Considering the comorbidity between anxiety disorders and alcohol addiction, the interaction of pharmacological processes associated with addiction—such as alcohol withdrawal—and prolonged exposure therapy is potentially of great clinical impact. This relationship is addressed by Williams and Lattal (2019), with their data highlighting the complex relationship between fear learning and drug withdrawal. However, there are commonalities between fear and drug memory extinction, particularly with respect to the impact of individual differences on long-term behavioural outcomes. Lee and colleagues (Hilz et al. 2019) report how individual differences in the tendency to attribute incentive salience to cues associated with drugs also increases resistance to the extinction of drug-associated memories. It is possible that other approaches—such as punishment of drug-seeking behaviour—may be more effective in reducing drug-seeking behaviour in these individuals. Punishment of drug-seeking, whilst also sharing with prolonged exposure therapy the aim of reducing drug intake in the long term, depends upon psychological and neurobiological mechanisms that are partially distinct from the extinction of drug-seeking, as reviewed by Marchant et al. (2019). However, the partial overlap in these circuitries highlights the fact that fear and drug learning are not so different.

Indeed, there are similarities between fear memory and drug memory extinction at the molecular level. Lattal and colleagues (Hitchcock et al. 2019) investigate the requirement for epigenetic modifications in the extinction and reinstatement of cocaine self-administration, allowing parallels to be drawn to fear memory extinction (as reviewed earlier in the issue by Marshall and Bredy 2019). Similarly, differences in the molecular mechanisms underlying fear extinction and fear memory reconsolidation can also be observed in the reconsolidation and extinction of drug-associated memories, as reviewed by Taylor and colleagues (Torregrossa et al. 2019). Thus, despite a number of differences in the psychological processes and neurobiological circuits recruited in aversive and appetitive learning, there are key areas of overlap that allow these different fields of research to inform one another.

We complete the issue with a different perspective on extinction, with a review from Phillips et al. (2019) considering how deficits in extinction learning—or more generally, learning from non-reinforcement—contributes to the symptomatology of a number of mental health disorders. By focusing on the development of highly translational touchscreen-based tasks, these authors argue that is possible to develop a deep understanding of the transdiagnostic psychological processes affected by changes in extinction learning.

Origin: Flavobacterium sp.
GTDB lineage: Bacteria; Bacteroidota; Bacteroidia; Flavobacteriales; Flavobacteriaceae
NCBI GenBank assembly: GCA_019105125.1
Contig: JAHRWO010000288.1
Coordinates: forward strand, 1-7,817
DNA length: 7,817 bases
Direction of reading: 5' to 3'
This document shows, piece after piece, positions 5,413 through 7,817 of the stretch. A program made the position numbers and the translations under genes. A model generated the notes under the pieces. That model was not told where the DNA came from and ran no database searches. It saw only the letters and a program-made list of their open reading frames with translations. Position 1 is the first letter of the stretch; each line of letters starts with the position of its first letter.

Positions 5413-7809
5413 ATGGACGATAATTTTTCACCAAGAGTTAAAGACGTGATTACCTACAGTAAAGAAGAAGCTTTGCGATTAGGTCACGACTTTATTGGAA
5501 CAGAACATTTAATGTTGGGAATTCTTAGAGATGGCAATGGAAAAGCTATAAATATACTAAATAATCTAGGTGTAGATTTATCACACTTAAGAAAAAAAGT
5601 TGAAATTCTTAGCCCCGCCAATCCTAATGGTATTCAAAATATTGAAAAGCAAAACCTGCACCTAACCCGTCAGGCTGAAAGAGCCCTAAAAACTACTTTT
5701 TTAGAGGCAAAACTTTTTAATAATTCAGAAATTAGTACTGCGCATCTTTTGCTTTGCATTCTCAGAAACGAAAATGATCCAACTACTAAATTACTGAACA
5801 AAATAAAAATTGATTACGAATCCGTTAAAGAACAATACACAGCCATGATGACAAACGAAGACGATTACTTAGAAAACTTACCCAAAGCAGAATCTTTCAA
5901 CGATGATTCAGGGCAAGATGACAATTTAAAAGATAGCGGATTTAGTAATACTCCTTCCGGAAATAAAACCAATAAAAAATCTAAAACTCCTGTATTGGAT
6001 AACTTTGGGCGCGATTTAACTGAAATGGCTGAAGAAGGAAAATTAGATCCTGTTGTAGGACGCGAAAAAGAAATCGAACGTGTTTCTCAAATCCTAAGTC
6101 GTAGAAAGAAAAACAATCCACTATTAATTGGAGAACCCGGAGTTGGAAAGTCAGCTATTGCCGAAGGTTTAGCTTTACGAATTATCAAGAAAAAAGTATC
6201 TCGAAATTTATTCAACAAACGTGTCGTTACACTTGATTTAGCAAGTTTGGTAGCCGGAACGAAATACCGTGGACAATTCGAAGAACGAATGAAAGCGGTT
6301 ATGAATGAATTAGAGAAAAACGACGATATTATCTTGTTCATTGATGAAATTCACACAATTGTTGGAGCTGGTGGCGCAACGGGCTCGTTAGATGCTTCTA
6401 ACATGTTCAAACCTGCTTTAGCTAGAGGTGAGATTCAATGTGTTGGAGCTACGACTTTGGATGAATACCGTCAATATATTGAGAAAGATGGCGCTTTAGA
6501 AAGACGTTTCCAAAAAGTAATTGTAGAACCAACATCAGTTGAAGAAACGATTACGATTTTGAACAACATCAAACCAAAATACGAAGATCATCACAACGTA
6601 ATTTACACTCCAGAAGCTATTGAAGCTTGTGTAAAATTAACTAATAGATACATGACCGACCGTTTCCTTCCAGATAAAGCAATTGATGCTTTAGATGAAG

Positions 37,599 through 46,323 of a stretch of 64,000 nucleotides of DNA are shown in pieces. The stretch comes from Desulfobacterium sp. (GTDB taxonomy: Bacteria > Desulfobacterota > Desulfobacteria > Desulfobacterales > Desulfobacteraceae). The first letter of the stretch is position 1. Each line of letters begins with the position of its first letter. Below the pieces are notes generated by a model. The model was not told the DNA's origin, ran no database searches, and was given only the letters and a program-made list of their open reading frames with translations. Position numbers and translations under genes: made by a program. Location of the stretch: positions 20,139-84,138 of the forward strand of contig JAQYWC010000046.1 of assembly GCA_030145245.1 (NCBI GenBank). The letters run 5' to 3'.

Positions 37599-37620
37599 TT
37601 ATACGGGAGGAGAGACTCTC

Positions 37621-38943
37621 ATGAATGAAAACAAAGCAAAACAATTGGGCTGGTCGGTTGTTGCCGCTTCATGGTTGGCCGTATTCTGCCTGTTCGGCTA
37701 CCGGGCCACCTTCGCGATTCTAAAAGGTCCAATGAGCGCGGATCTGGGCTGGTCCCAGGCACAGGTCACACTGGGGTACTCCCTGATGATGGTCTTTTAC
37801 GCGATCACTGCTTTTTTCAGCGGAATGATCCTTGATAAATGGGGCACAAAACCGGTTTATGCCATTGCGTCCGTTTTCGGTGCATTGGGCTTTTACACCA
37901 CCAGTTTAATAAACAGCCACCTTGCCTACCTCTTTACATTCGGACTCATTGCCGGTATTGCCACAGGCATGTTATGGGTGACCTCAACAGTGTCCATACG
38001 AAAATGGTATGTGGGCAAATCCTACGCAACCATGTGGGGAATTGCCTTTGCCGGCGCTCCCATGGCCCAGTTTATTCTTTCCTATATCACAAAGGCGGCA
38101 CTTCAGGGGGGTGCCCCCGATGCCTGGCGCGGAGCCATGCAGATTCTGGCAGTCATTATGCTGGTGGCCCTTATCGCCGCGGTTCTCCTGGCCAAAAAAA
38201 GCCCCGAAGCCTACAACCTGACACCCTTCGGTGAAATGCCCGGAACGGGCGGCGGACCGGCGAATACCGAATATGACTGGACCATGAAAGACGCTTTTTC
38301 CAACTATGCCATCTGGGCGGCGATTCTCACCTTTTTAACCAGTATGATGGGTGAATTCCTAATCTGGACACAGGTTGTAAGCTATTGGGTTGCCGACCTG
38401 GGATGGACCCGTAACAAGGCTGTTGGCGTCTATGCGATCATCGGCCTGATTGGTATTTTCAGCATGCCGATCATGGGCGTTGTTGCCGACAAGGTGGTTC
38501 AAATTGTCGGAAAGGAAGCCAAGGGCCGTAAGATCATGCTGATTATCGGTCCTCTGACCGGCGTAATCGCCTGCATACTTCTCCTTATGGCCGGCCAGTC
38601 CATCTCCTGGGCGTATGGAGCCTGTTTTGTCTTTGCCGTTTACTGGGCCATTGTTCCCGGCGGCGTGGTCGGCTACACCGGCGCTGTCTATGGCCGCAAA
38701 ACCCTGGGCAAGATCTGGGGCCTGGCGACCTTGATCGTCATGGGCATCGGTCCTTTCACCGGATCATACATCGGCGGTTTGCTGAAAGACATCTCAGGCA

Conclusions

The number and quality of the papers comprising this special issue is indicative of the interest in extinction as a phenomenon, and the exciting developments occurring in this field. The breadth of the research presented highlights not only the importance of extinction to a wide range of psychological phenomena—Pavlovian and instrumental learning, aversive and appetitive motivational systems—but also the progress that can be made at the interface of psychological, psychopharmacological and neuropsychopharmacological research. We hope that you find the papers herein as informative and energising as we have as we enter an exciting phase in defining the psychopharmacology of extinction in the basic and clinical realms.

Notes

Acknowledgements

ALM is funded by a UK Medical Research Council Programme Grant (MR/N02530X/1) and is the Ferreras-Willetts Fellow in Neuroscience at Downing College, Cambridge. AH is supported by the National Institute of Alcohol Abuse and Alcoholism's Intramural Research Program.

Compliance with ethical standards

Conflict of interest

The authors declare that they have no conflicts of interest.

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Copyright information

© Springer-Verlag GmbH Germany, part of Springer Nature 2019

Authors and Affiliations

  1. 1.Department of PsychologyUniversity of CambridgeCambridgeUK
  2. 2.Laboratory of Behavioral and Genomic NeuroscienceNational Institute on Alcohol Abuse and Alcoholism, NIHBethesdaUSA